Comparison of the toxicity of reference mycotoxins and spore extracts of common indoor moulds
Authors: Torsten Schulz1; Klaus Senkpiel1; Helge Ohgke1
Source: International Journal of Hygiene and Environmental Health, July 2004, vol. 207, no. 3, pp. 267-277(11)
Publisher: Urban & Fischer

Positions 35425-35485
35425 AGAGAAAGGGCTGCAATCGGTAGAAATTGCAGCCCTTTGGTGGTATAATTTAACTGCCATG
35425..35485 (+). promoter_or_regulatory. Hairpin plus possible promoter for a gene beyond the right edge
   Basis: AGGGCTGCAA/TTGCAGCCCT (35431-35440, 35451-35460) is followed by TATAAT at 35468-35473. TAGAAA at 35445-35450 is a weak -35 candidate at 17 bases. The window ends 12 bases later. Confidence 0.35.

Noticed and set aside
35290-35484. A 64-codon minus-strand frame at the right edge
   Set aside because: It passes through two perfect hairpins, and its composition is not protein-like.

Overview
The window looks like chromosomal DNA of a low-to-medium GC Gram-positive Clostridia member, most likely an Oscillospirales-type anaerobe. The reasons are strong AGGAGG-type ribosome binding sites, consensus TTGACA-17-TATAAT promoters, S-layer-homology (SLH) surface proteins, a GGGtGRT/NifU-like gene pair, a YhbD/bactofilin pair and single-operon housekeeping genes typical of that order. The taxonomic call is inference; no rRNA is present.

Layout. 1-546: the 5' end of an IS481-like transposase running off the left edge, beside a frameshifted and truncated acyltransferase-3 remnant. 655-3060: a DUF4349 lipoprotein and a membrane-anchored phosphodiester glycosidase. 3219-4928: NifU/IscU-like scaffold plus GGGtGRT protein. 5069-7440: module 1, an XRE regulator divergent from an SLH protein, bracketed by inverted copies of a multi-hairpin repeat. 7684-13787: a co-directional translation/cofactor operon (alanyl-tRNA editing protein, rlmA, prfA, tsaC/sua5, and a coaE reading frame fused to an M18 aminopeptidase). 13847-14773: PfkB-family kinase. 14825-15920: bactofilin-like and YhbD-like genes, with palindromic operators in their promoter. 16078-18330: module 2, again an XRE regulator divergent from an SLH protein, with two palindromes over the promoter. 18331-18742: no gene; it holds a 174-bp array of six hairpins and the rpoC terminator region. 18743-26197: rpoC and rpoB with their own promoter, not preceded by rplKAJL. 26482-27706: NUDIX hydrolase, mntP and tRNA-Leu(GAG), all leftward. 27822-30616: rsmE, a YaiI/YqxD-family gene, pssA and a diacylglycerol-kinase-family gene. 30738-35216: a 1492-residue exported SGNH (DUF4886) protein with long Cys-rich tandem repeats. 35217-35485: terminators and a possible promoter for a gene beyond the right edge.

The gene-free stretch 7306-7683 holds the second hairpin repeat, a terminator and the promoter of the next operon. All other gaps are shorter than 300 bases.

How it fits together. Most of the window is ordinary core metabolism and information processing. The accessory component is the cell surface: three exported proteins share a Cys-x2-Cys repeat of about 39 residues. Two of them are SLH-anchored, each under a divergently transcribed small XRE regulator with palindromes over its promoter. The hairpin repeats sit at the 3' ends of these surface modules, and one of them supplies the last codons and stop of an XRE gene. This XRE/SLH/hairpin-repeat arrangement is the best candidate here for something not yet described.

There is an unclear endangering potential by toxic influences of inhaled conidiospores and therefore the conidia of indoor mould species were cultured and toxicologically examined after their mechanical disintegration. For this purpose high-performance liquid chromatography (HPLC) and three colorimetric bioassays, the PTGT (pollen tube growth test), the MB (methylene blue) and the MTT (methylthiazoltetrazolium) assay were applied. The sensitivity of the biological methods was evaluated by using 12 reference mycotoxins and 3 structural cell wall components. Only in one extract of disintegrated spores (Aspergillus fumigatus) a mycotoxin (0.22 g gliotoxin/6.2×108 spores) was determined. All nine spore extracts, however, turned out to be cytotoxic and in this case the MTT assay was remarkably more sensitive than the two other test methods. The IC50 values of six different spore extracts determined by the MTT assay were lower than 106 spores/well (well=0.2 ml) whereas the IC50 values determined by the MB assay and PTGT were higher than 106 spores per 0.2 ml for each spore extract. An examination of four spore extracts, which were fractionated depending on their polarity by HPLC, showed that single substances as well as synergistic effects contribute to the toxic properties of the spores. The results of this work indicate a health hazard due to toxic effects after the inhalation of extremely high spore concentrations of indoor moulds. This risk will also exist if the spores do not contain any mycotoxins.